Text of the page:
Earlier today Mrs Widdershins, the Widdershins cat and I, were hanging out in our back yard in the sunshine, and watching the antics of the bluejays and robins. The warmer weather had prompted a nest of carpenter ants (Mrs Widdershins thinks) to swarm. They’d hatched a bunch of flying queens who were going about their business of flying and being queens. The birds were having a field day. All that protein on the wing.
All in all an aerial ballet that was a joy to behold. Although, I’m guessing the ant queens weren’t too pleased about being the main course.
… And now we return you to our regular broadcast.
This is the paragraph in question:
“It was only after a solid year of instruction that my teacher let me venture forth on my own and would not/did not attempt to rescue me. I made it back intact, but it was the scariest thing I’ve done in my life. Scarier even than hanging on by a single hand and foot grip to the side of a cliff-face while a flash-flood created waterfall burst over my head. What? Haven’t I told you that story before? Well … perhaps another time.”
So … In order for me to tell this story we have to travel to the other side of the planet, dip down into another hemisphere, and do a little time travelling … to Australia – specifically the East coast – about 20 years ago.
If you drive west from Sydney for about 2 hours you’ll reach the heart of the Blue Mountains. I grew up in the eastern shadow of these mountains and vowed that one day I would live on the highest peak I could find … and I did. It wasn’t all that high compared to the mountains I have in my back yard these days, but as with all things it’s a matter of perspective.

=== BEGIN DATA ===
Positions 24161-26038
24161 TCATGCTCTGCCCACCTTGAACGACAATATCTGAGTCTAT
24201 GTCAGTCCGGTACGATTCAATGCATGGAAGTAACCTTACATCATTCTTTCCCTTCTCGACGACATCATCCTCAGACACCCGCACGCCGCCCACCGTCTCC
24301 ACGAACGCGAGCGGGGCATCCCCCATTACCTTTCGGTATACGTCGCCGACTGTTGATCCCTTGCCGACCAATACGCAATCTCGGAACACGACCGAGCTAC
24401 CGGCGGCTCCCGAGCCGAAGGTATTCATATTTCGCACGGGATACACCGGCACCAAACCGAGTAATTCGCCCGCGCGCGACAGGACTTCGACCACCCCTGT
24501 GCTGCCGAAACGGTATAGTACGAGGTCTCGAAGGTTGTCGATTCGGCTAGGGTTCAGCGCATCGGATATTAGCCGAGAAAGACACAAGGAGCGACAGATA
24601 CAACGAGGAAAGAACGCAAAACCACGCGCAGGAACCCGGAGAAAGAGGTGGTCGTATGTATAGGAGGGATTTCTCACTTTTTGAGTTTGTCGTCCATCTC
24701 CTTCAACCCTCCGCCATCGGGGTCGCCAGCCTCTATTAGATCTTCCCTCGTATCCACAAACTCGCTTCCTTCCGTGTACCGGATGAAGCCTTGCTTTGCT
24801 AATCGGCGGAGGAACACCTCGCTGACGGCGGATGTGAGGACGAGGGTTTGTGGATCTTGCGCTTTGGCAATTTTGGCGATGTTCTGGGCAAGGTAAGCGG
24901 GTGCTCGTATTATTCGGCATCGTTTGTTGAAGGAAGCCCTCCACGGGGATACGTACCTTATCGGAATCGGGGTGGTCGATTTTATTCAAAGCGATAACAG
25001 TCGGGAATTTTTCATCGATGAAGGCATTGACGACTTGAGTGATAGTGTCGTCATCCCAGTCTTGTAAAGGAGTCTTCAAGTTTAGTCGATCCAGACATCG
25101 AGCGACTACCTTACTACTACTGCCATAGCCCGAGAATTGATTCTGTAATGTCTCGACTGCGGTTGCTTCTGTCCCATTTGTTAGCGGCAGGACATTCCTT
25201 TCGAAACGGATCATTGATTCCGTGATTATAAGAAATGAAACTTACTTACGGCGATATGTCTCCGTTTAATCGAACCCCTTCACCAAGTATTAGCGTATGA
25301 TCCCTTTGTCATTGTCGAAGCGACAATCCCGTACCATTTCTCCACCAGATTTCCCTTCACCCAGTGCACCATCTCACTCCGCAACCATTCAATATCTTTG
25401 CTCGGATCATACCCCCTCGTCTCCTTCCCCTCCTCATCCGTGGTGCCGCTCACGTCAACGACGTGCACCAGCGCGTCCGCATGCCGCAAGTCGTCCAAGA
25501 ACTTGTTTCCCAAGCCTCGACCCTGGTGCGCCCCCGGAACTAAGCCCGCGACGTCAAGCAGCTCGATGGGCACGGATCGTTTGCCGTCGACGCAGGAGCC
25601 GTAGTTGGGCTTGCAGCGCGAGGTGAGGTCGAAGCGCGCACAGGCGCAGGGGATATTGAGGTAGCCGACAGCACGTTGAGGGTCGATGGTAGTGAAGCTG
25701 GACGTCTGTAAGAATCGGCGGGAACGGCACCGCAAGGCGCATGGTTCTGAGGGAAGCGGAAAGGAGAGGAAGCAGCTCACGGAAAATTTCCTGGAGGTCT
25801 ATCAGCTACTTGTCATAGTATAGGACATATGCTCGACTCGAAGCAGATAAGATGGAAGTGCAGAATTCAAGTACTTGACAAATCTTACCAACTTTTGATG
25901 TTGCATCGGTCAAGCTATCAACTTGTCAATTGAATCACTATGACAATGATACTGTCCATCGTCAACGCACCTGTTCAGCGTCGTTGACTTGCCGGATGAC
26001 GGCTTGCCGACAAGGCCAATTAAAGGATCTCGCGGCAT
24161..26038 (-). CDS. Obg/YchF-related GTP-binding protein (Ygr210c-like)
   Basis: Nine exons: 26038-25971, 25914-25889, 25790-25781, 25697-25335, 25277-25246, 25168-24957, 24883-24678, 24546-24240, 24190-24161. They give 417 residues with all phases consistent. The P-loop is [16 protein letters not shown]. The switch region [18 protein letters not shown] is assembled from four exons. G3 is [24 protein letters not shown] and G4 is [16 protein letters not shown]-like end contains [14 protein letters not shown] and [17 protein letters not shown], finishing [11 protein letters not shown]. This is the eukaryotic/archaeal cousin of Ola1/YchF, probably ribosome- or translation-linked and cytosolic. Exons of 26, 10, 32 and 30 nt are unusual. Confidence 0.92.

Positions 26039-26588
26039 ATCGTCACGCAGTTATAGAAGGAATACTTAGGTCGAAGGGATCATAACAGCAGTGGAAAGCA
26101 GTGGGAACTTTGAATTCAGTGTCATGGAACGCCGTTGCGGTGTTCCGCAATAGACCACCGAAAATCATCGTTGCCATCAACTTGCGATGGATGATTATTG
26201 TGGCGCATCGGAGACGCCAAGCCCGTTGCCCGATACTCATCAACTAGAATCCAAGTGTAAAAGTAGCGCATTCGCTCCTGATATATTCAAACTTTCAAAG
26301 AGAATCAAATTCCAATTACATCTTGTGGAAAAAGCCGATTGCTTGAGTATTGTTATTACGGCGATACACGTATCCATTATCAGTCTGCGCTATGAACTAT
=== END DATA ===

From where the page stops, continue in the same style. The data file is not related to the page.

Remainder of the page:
It was a rather magical time in my life when, by inclination and finances, I was living by myself … with three cats and a puppy who thought she was a cat.
In a bygone era, in the first decades of the beginning of the 20th Century, gentlefolk would motor up from Sydney and the surrounding lowlands to escape the brutal heat of Summer.
The area was also renowned for its healing waters, and many a struggling author or consumptive heiress would take the ‘cure’ offered at the palatial hotels that perched on the edge of Megalong Valley.
Walking trails were hewn into the steep valleys and for a time it was possible for those gentlefolk to walk from Mt Victoria (where I lived) to Blackheath, to Katoomba without ever descending to the valley floor or resorting to the roads on the plateau above.
Over time most of these trails fell into disuse, and the ancient mountain range reclaimed her own.